Turks And Caicos Islands – 19 Fascinating Facts, History, and Culture

In the Atlantic Ocean, the Turks and Caicos Islands are a British Overseas Territory called the Turks and Caicos Islands. They belong to the Caribbean region. There are even more than 40 tiny cays as well as islands or even eight islands that also are inhabited. They are split into two groups: the Turk Islands in the east are Grand Turk & Salt Cay, and also the Caicos Islands in the west are South Caicos, North Caicos, Middle Caicos, Pine Cay, Providenciales, and Parrot Cay. To the southeast of Miami, Florida, the islands are 575 miles away. They are south of the Bahamas, east of Cuba, and to the west of the country called Hispaniola, which is called Cuba (the Dominican Republic and Haiti). Over 31,000 people live on the islands full-time, and more than 1 million people visit them each year. A total of 1300,575 people visited the Turks as well as Caicos Islands in 2016. Among them were 453,612 people who came for a stopover and the rest who came on cruise ships.

History

The first residents of these Turks as well as Caicos Islands were the Taino people and thought to cross with hand-carved canoes that travelled the sea coming from Caribbean Island Hispaniola between 500 and 800 AD. In 1513 however, the islands were abandoned, and they remained that way until the 17th century. The Spanish arrived in the islands during the first explorations led by Christopher Columbus in 1492. They immediately began capturing indigenous people and bringing the islanders to Hispaniola to be enslaved.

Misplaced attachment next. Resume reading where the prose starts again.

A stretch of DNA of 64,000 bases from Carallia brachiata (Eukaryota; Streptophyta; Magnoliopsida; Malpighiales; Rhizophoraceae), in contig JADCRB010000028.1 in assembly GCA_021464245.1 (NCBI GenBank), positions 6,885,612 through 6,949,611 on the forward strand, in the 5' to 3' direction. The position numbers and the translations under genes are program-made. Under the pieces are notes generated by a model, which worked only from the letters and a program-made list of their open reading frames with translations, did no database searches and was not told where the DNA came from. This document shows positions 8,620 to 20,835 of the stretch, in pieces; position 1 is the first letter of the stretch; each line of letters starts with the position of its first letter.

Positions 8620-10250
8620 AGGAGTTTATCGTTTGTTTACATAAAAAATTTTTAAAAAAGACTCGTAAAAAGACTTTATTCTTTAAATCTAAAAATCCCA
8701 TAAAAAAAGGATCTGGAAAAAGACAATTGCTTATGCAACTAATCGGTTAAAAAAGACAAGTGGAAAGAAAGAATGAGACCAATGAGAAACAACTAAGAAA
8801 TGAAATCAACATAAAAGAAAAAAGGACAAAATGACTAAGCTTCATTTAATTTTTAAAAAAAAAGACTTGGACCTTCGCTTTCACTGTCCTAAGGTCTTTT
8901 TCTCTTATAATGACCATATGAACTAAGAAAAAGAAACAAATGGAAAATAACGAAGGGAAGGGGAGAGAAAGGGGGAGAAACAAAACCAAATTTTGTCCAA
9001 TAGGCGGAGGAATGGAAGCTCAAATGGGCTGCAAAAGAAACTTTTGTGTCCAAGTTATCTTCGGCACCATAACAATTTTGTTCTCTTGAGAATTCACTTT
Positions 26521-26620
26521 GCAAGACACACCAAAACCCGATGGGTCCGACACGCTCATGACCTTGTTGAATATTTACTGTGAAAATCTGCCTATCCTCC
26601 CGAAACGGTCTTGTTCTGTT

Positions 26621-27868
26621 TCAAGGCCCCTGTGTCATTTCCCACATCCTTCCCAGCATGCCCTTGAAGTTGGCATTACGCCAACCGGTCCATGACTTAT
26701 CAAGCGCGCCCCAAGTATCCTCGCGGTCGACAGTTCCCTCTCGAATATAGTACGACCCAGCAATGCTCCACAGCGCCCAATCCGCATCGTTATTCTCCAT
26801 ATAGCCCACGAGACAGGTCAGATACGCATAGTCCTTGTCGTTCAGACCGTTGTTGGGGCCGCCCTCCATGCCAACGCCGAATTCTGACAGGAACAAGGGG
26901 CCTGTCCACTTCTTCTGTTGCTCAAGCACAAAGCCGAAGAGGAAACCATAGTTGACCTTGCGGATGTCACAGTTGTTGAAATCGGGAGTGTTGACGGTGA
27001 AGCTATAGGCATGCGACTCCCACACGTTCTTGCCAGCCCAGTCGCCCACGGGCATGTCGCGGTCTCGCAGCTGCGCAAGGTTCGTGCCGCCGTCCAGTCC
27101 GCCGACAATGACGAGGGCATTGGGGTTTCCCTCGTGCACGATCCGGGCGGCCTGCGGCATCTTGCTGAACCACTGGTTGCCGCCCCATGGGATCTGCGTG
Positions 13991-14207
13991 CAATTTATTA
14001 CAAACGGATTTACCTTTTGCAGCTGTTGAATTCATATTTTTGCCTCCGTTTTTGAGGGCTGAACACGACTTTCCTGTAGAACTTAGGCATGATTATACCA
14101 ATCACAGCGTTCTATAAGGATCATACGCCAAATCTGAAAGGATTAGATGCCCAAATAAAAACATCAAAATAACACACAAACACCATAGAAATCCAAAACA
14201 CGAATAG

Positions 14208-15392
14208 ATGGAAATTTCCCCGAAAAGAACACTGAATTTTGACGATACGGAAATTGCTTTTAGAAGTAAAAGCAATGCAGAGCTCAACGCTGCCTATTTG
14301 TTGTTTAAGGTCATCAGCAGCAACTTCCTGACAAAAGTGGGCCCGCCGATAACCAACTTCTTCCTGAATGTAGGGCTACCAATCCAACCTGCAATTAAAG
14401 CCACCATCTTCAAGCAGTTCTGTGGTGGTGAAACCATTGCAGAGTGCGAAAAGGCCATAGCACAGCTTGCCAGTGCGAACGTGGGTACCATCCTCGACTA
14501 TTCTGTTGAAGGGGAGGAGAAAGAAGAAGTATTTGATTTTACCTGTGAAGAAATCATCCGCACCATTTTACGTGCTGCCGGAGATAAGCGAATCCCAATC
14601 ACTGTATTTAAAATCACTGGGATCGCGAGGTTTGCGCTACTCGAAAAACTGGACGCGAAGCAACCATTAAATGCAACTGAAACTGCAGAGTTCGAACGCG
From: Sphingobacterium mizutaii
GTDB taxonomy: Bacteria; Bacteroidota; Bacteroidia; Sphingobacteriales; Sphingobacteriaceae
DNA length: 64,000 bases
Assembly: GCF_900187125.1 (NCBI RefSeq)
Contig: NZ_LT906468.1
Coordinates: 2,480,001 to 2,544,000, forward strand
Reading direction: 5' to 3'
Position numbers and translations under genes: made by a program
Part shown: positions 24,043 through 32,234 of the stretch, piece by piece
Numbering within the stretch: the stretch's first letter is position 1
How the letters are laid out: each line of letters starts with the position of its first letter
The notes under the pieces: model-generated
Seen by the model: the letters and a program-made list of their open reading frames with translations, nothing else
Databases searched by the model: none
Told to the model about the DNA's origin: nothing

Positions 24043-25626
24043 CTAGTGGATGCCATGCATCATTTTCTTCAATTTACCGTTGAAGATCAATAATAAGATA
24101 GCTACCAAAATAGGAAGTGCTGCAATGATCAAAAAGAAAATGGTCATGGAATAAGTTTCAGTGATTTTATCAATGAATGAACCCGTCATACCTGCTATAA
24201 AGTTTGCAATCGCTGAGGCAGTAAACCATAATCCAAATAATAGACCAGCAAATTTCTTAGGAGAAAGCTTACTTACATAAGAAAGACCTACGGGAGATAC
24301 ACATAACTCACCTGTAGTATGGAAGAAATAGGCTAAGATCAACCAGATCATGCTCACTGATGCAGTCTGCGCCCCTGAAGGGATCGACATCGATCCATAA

Following this, the islands were repeatedly taken over by other European powerhouses as they sought to take over another island in the Caribbean. However, none settled in the islands. In the absence of a population, the islands were a preferred destination where pirates could hide in the 18th century. They took riches from and around the Caribbean Sea and fled here to escape from capture.

In 1765, the French returned the islands to France, and in 1783 the first settlement of Caicos islands was established. Caicos islands were found with the help of loyalists in America fleeing persecution during the American War of Independence. In 1799 Caicos islands were captured by the British 1799. Turks, as well as the Caicos islands, were taken by the British and because of the strength of the empire they had at the time, their move was uncontested.

At first, Turks and Caicos formed part of the larger colony of the Bahamas. However, in 1848, these islands became an independent colony, even though they depended on Jamaica up to 1959. In 1917, a proposal was proposed by the Premier of Canada to integrate Turks and Caicos into Canada; however, this idea was denied by Britain.